|Who is it?||Screenwriter|
|Birth Day||August 06, 1976|
|Birth Place||Providence, United States|
|Age||44 YEARS OLD|
|Residence||Los Angeles, California|
|Spouse||Jill Stonerock (2008–present; 2 children)|
Schwartz was born to a Jewish family in 1976 in Providence, Rhode Island, the son of Steve and Honey Schwartz. His parents were both toy inventors at Hasbro, working on the development of toys such as Transformers and My Little Pony, until they went on to start their own company. Schwartz grew up on the east side of Providence, Rhode Island with a younger brother, Danny, and a younger sister, Katie. Schwartz always had ambitions of being a Writer since early childhood.
He attended Providence's private Wheeler School, a coeducational independent day school, for 11 years, graduating with the class of 1994.
In 1995, Schwartz attended film school to study screen and television writing at the University of Southern California (USC). He became a member of the Pi Kappa Alpha fraternity, as well as President of the chapter, and got to see what it's like "behind the gated communities and big mansions" of Southern California which would later provide fodder for his pilot The O.C.
The O.C. became an instant teen favorite when it debuted on the Fox Network in August 2003. The show popularized its setting, Orange County, and led to copycats like MTV's reality show Laguna Beach: The Real Orange County and the Bravo documentary series The Real Housewives of Orange County. The show became well known for its music, chosen by Schwartz according to his own musical tastes and designed to reflect who the characters were, bringing the general public an awareness of indie rock bands like Death Cab for Cutie, Bloc Party and Rooney. He has said that he partially based The O.C. character Seth Cohen on his own Jewish upbringing. Schwartz was nominated for a Writers Guild of America Award for the pilot as well as a People's Choice Award. The O.C. was named "Guilty Pleasure of the Year" by VH1. In 2007, after 4 seasons The O.C. was canceled due to a significant ratings drop.
Schwartz has worked on his share of stalled projects. In 2004, he worked as a script Doctor on the J. J. Abrams Superman screenplay that Warner Bros. eventually tossed. He sold a pilot to Fox called Alphabet City, a drama about a New York tabloid but it was never produced. He also worked on a drama for Fox called Athens described as an "OC" companion but it was never produced.
It was revealed in late August 2006 that Schwartz would develop and executive produce a drama pilot for The CW, based on the popular book series Gossip Girl by Cecily von Ziegesar. Like The O.C., Gossip Girl is a satirical approach of teenagers in a wealthy upbringing. Gossip Girl has become a very popular show for The CW.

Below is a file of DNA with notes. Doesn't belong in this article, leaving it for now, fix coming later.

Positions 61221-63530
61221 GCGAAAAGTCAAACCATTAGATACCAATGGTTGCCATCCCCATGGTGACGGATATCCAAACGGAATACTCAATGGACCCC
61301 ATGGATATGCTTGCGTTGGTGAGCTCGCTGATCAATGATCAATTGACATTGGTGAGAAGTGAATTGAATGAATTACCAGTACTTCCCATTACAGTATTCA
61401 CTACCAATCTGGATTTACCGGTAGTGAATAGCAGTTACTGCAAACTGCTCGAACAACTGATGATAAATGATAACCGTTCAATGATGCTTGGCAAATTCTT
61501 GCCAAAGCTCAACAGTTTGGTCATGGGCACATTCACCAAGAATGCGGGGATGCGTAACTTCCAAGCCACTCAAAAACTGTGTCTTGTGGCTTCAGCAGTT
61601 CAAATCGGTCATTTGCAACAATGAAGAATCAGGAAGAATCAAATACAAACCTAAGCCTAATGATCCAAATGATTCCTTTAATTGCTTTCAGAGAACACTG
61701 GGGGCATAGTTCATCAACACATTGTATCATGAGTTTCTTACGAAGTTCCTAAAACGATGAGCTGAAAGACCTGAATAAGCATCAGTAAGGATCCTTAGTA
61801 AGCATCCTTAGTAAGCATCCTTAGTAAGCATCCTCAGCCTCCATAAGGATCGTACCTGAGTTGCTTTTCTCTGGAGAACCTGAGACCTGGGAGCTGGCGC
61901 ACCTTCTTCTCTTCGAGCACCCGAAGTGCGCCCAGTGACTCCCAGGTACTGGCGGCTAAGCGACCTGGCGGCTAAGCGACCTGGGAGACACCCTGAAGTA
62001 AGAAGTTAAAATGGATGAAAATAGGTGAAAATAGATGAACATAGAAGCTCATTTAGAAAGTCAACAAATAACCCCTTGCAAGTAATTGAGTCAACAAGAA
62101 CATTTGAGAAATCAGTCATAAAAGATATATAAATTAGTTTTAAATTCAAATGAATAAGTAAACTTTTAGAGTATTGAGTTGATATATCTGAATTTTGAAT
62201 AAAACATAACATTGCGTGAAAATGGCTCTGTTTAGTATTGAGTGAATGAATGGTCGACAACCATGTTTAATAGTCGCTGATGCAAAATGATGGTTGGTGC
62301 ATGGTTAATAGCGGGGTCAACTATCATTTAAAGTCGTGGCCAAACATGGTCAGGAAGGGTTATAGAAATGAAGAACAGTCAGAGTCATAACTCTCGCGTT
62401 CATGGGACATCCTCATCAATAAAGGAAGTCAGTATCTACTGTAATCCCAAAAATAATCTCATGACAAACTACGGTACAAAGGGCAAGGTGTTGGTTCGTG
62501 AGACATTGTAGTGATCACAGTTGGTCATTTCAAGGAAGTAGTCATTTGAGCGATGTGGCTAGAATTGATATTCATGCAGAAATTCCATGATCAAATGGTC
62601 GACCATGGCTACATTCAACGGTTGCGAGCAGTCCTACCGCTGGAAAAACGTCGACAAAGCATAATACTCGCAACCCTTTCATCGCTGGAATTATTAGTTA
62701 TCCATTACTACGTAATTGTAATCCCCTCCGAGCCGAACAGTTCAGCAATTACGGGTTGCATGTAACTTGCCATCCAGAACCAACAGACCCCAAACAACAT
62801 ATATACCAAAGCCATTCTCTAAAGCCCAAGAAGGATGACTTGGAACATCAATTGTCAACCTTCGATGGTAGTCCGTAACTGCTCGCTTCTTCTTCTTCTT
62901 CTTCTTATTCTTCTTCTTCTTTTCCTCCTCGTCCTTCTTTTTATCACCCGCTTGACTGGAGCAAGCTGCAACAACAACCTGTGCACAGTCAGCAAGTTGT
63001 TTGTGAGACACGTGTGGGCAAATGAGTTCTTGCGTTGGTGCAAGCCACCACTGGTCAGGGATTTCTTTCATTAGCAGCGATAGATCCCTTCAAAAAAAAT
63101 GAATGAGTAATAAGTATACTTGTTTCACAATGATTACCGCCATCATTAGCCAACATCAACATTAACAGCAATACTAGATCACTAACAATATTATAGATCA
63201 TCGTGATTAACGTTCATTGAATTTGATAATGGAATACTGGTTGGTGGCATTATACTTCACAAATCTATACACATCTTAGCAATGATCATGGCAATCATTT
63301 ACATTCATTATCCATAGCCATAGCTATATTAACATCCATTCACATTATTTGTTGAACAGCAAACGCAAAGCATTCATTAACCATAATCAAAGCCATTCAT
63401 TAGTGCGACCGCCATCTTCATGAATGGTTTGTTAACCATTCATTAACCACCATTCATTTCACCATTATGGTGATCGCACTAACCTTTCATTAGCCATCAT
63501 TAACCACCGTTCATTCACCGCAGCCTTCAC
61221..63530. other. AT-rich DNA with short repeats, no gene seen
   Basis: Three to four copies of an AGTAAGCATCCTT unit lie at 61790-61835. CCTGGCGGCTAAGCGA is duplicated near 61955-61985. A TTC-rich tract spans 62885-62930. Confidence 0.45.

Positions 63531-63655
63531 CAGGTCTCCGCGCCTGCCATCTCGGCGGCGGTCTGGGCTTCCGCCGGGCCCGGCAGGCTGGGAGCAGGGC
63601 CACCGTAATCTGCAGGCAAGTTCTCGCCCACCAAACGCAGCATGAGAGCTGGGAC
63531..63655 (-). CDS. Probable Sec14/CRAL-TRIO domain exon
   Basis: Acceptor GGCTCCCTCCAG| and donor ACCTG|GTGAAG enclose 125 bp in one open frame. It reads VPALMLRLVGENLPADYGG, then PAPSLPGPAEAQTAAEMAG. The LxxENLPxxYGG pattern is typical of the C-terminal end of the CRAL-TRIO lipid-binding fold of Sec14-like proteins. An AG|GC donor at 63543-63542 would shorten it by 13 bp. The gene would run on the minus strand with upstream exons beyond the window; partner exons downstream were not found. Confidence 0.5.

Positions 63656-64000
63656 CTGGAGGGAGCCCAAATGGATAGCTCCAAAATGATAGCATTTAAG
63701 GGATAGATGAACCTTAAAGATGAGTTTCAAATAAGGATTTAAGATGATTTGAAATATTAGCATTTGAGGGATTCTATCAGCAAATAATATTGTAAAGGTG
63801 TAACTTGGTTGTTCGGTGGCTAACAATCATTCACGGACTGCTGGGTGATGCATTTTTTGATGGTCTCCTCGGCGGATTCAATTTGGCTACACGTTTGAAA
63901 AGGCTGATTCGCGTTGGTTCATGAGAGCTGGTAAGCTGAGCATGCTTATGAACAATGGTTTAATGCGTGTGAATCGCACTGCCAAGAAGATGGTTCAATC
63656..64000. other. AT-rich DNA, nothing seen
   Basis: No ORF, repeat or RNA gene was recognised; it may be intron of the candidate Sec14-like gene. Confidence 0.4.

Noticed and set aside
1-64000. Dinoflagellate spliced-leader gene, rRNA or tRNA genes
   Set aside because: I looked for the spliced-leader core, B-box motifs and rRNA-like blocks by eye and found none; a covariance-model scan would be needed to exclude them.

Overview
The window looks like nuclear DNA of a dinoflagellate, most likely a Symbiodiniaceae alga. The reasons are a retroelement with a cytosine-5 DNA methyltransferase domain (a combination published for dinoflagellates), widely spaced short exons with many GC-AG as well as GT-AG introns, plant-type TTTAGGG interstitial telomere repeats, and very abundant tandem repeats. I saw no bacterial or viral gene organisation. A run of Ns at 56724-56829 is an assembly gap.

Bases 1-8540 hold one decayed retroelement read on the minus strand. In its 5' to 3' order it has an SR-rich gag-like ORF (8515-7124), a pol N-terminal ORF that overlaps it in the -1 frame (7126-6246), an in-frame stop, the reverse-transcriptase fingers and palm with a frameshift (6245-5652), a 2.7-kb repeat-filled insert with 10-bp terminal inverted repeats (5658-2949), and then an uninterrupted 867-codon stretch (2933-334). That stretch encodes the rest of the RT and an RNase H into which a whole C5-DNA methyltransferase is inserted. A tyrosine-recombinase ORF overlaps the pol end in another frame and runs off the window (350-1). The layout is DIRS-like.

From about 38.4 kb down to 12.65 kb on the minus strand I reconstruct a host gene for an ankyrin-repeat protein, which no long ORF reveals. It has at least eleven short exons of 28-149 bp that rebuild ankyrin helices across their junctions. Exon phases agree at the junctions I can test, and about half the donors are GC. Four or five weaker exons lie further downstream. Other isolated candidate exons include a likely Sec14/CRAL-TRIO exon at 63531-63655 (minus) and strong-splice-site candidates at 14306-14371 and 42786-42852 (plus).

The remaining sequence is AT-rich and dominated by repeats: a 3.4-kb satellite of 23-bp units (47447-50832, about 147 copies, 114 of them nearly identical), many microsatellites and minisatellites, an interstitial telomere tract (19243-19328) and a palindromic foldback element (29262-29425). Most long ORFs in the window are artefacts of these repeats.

In 2007, Schwartz signed a three-year, seven-figure overall deal with Warner Bros. TV to write and exec produce with Chris Fedak an hourlong high-concept action comedy called Chuck for NBC about twenty-something spies and was described in press releases as "in the vein of Grosse Pointe Blank". The plot revolves around a normal guy who downloads the entire CIA and NSA databases into his head.
In Spring 2009, Schwartz launched "Rockville CA", a web-series on TheWB.com that follows young 20-somethings at a fictional rock club in Los Angeles. There are twenty indie band performances in the episodes, including Lykke Li, The Kooks and Kaiser Chiefs.
In September 2011, it was announced by The CW that Schwartz and Stephanie Savage had been selected to develop the television adaption of Candace Bushnell's The Carrie Diaries, a prequel to the original Sex and the City television series. The series, set in the 1980s, will follow character Carrie Bradshaw during her years in high school.
In January 2012, it was announced The CW had ordered a pilot for new drama titled Cult, result of collaboration with Stephanie Savage and Len Goldstein. This is Schwartz and Savage's fourth series on the network.
While at USC, Schwartz tried out stand-up comedy at a talent show in front of five hundred people but was "disabused of [the] notion very quickly." In his sophomore year he wrote an autobiographical screenplay about his senior year in high school called Providence as a homework assignment for school. He entered his screenplay into a contest for the prestigious Nicholson Award in Screenwriting, the highest honor awarded to undergraduates, and won. Unfortunately, the prize was quickly revoked; to be eligible he had to be in his junior year at the time. Schwartz says "I dropped it in a box – I was a sophomore. And I got a call over the summer saying I'd won, and I'd won five thousand dollars. I was like, 'This is awesome!' Then they called back, like, the next day and said you had to be a junior to enter and not a sophomore, so they were rescinding it. I was pretty pissed." Nevertheless, with help from connections through his fraternity, he generated interest in Hollywood to buy his screenplay. In 1997, Sony's TriStar Pictures bought his first screenplay in a bidding war for a deal guaranteeing $550,000 and worth up to $1 million while he was still a junior in college. It was never made.